Based on SDN technology from Nokia’s Nuage Networks, the self-provisioning service is billed as plug-and-play
Singapore-based Internet Service Provider (ISP) MyRepublic this week rolled out what it says is the world’s first self-provisioning plug-and-play wide area network (WAN) service. MySDN Cloud VPN is an enterprise WAN solution to deliver business-grade networking between multiple branch offices, which MyRepublic says can be rolled out in a matter of hours or days instead of the weeks or even months that traditional WAN offerings can take.
Under the hood, the service is based on software-defined networking (SDN) technology from Nuage Networks that Nokia gained from its €15.6 billion acquisition of Alcatel-Lucent last year. Separately, CenturyLink in November also announced that it had chosen technology from Nuage Networks for its Programmable Services Backbone (PSB) network architecture.
MyRepublic launches self-provisioning WAN service
SDN for the mases
According to a briefing conducted by MyRepublic, setting up the MySDN Cloud VPN service entails shipping a Network Services Gateway (NSG) appliance to each branch location where they are installed as the Internet gateway. Management of the WAN consisting of all NSG appliances will be from a central control panel hosted by MyRepublic on redundant infrastructure at Equinix and Global Switch data centers in Singapore.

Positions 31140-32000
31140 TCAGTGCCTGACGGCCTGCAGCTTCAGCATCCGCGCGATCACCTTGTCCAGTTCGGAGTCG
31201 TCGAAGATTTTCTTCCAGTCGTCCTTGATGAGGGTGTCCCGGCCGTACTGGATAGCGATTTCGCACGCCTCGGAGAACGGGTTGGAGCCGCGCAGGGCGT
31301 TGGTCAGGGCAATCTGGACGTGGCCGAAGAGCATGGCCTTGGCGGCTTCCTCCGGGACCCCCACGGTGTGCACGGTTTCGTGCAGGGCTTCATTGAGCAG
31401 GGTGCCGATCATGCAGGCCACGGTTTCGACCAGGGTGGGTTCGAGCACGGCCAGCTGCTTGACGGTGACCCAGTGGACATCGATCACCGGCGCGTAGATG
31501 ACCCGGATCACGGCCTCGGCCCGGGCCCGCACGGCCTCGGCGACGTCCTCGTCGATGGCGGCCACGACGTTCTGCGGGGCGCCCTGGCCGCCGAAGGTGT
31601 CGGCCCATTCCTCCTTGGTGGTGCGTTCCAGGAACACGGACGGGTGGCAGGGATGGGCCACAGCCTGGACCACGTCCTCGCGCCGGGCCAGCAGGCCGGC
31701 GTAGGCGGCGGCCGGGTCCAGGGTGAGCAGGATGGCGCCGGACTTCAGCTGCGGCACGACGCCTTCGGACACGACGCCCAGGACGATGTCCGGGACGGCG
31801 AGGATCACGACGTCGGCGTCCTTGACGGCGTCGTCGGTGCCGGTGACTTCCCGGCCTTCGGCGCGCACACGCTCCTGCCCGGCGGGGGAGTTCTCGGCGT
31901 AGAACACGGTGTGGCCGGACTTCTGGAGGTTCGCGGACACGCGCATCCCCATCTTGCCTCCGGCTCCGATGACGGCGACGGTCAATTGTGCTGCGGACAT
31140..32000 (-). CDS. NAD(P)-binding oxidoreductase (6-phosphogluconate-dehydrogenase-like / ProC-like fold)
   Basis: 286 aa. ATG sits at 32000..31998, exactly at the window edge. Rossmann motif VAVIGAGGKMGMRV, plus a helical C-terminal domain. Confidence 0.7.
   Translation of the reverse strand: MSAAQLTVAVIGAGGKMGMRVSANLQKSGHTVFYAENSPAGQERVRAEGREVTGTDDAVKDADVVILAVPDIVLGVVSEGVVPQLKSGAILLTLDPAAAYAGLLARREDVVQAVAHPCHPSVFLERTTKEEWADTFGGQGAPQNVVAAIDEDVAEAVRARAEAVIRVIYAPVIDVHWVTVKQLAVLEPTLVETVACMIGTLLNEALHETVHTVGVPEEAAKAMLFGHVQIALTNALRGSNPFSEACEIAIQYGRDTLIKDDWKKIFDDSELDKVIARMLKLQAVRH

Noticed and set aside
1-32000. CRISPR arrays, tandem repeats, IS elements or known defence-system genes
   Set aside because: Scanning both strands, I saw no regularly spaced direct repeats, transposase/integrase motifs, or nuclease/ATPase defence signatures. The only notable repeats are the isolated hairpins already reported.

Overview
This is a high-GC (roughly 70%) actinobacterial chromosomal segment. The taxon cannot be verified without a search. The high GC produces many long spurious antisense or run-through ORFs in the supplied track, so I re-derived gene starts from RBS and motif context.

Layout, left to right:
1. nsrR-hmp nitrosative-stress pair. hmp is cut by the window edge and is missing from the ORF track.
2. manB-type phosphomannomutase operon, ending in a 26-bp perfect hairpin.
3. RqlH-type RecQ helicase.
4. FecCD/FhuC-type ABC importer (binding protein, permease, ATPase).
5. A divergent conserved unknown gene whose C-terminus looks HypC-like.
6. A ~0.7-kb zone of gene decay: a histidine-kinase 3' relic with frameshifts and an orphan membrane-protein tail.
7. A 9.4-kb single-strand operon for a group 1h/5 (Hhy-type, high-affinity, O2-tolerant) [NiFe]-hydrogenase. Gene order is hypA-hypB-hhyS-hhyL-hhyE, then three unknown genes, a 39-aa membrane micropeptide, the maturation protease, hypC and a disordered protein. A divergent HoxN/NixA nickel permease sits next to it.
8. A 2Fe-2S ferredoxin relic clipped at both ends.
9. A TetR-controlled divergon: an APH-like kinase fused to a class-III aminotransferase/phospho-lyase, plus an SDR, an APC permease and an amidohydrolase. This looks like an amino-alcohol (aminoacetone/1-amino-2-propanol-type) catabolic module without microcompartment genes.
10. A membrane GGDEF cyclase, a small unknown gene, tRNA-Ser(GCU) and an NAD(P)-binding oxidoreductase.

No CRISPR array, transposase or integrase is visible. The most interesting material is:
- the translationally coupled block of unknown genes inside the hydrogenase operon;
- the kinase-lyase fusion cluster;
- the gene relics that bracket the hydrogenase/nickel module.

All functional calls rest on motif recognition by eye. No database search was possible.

The key appeal of the service is how it lets organizations with multiple branch offices or retail outlets to provision their own service, which the company thinks will turn WAN deployment on its head. Moreover, network configurations such as firewall rules and complex network policies are configured centrally and pushed out to deployed NSG appliances automatically.
“We’re proud to take the lead in bringing the proven benefits of SDN to the market, and to do so on a regional scale,” said MyRepublic CEO Malcolm Rodrigues in a statement, “With MySDN Cloud VPN, businesses can be launched in locations that were once impossible. Enterprises can open remote offices in days instead of months. The impact is extraordinary.”
Because MySDN Cloud VPN works over standard Internet access technologies, competitors are likely to argue that it will not deliver similar levels of reliability and performance as offerings that are based on MPLS or IPLC.
The million-dollar question, of course, is whether the reliability offered by MySDN Cloud VPN is “good enough” to entice businesses to make the switch. Interestingly, the NSG device can be configured to support two WAN ports, which can be set up in either Active-Passive or Active-Active mode to boost reliability over two separate Internet links.
MySDN Cloud VPN is available to customers across the region, including Singapore, Indonesia and New Zealand. No pricing information is offered at launch, though the company says it will be more affordable than existing WAN solutions.